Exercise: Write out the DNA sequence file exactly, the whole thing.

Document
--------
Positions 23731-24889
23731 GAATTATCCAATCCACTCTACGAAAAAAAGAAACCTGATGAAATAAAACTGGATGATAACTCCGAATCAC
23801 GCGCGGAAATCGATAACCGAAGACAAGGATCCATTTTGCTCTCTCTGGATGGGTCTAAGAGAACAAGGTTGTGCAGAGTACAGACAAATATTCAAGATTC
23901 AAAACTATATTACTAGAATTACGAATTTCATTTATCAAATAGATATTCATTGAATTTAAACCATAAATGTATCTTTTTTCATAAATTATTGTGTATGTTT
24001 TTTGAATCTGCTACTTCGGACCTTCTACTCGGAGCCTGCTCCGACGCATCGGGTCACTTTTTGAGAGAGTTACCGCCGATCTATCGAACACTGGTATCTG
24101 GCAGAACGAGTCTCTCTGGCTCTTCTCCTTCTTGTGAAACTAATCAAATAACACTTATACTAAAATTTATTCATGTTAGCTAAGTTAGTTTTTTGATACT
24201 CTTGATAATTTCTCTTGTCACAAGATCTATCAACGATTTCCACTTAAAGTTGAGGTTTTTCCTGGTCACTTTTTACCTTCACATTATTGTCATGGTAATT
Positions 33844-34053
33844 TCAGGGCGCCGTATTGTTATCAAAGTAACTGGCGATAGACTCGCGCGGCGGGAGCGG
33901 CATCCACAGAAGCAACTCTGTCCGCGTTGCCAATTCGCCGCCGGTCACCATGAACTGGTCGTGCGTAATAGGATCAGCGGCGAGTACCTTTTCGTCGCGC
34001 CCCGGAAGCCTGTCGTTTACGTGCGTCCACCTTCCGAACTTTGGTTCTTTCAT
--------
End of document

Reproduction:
Positions 23731-24889
23731 GAATTATCCAATCCACTCTACGAAAAAAAGAAACCTGATGAAATAAAACTGGATGATAACTCCGAATCAC
23801 GCGCGGAAATCGATAACCGAAGACAAGGATCCATTTTGCTCTCTCTGGATGGGTCTAAGAGAACAAGGTTGTGCAGAGTACAGACAAATATTCAAGATTC
23901 AAAACTATATTACTAGAATTACGAATTTCATTTATCAAATAGATATTCATTGAATTTAAACCATAAATGTATCTTTTTTCATAAATTATTGTGTATGTTT
24001 TTTGAATCTGCTACTTCGGACCTTCTACTCGGAGCCTGCTCCGACGCATCGGGTCACTTTTTGAGAGAGTTACCGCCGATCTATCGAACACTGGTATCTG
24101 GCAGAACGAGTCTCTCTGGCTCTTCTCCTTCTTGTGAAACTAATCAAATAACACTTATACTAAAATTTATTCATGTTAGCTAAGTTAGTTTTTTGATACT
24201 CTTGATAATTTCTCTTGTCACAAGATCTATCAACGATTTCCACTTAAAGTTGAGGTTTTTCCTGGTCACTTTTTACCTTCACATTATTGTCATGGTAATT
Positions 33844-34053
33844 TCAGGGCGCCGTATTGTTATCAAAGTAACTGGCGATAGACTCGCGCGGCGGGAGCGG
33901 CATCCACAGAAGCAACTCTGTCCGCGTTGCCAATTCGCCGCCGGTCACCATGAACTGGTCGTGCGTAATAGGATCAGCGGCGAGTACCTTTTCGTCGCGC
34001 CCCGGAAGCCTGTCGTTTACGTGCGTCCACCTTCCGAACTTTGGTTCTTTCAT